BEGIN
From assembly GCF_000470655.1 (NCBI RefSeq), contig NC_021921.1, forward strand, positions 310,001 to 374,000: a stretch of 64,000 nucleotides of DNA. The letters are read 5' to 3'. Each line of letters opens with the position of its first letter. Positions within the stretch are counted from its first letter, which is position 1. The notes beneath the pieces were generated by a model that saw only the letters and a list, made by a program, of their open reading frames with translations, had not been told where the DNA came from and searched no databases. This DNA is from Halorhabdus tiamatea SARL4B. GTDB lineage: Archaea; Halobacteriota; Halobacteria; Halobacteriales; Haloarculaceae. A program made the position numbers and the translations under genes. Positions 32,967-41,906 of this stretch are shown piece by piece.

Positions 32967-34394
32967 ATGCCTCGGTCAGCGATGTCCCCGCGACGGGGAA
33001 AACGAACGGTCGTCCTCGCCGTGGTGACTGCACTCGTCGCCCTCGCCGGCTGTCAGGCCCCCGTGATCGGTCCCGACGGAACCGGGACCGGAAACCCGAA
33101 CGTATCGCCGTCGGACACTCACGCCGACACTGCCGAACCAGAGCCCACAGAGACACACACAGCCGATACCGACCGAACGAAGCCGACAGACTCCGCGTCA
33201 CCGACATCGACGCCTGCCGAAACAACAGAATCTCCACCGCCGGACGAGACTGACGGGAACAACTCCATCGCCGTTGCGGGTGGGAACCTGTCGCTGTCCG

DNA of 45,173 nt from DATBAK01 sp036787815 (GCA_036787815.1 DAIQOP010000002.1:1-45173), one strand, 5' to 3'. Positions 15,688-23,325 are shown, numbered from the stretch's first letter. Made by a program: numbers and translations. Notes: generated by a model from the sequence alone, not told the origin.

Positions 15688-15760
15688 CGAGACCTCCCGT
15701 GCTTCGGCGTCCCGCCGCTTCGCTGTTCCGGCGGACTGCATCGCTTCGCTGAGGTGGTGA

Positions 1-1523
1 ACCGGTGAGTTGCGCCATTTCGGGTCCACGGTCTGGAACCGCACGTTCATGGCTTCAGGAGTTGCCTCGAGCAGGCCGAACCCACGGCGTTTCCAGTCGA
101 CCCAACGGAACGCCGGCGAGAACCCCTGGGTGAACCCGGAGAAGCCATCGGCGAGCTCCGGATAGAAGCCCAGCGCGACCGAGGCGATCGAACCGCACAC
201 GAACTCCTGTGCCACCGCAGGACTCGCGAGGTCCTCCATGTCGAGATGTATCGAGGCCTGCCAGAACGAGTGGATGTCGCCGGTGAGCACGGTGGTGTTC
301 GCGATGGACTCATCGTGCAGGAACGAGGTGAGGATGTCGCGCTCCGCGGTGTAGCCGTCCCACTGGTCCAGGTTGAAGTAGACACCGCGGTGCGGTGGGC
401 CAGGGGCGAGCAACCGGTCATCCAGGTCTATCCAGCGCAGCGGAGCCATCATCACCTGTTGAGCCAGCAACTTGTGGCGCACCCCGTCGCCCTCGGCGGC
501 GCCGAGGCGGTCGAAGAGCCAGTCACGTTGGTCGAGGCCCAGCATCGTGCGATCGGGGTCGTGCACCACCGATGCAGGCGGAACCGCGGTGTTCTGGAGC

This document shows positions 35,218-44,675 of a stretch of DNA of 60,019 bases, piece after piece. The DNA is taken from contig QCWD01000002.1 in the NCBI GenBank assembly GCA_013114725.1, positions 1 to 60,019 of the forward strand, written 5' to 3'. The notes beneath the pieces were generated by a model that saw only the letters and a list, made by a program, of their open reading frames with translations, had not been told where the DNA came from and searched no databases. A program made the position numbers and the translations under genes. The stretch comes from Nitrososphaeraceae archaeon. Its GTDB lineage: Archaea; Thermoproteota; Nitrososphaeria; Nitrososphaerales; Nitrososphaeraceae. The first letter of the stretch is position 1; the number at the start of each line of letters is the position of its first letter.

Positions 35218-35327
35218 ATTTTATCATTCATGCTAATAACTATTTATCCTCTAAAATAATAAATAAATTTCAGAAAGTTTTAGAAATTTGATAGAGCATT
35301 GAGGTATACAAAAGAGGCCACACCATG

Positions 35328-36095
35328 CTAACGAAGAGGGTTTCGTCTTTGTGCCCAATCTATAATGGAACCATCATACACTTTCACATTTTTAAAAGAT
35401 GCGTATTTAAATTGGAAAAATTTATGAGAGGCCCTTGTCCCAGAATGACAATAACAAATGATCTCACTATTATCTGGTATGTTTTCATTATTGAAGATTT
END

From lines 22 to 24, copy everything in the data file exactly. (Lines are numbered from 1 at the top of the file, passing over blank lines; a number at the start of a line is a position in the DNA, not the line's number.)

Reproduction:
Positions 35328-36095
35328 CTAACGAAGAGGGTTTCGTCTTTGTGCCCAATCTATAATGGAACCATCATACACTTTCACATTTTTAAAAGAT
35401 GCGTATTTAAATTGGAAAAATTTATGAGAGGCCCTTGTCCCAGAATGACAATAACAAATGATCTCACTATTATCTGGTATGTTTTCATTATTGAAGATTT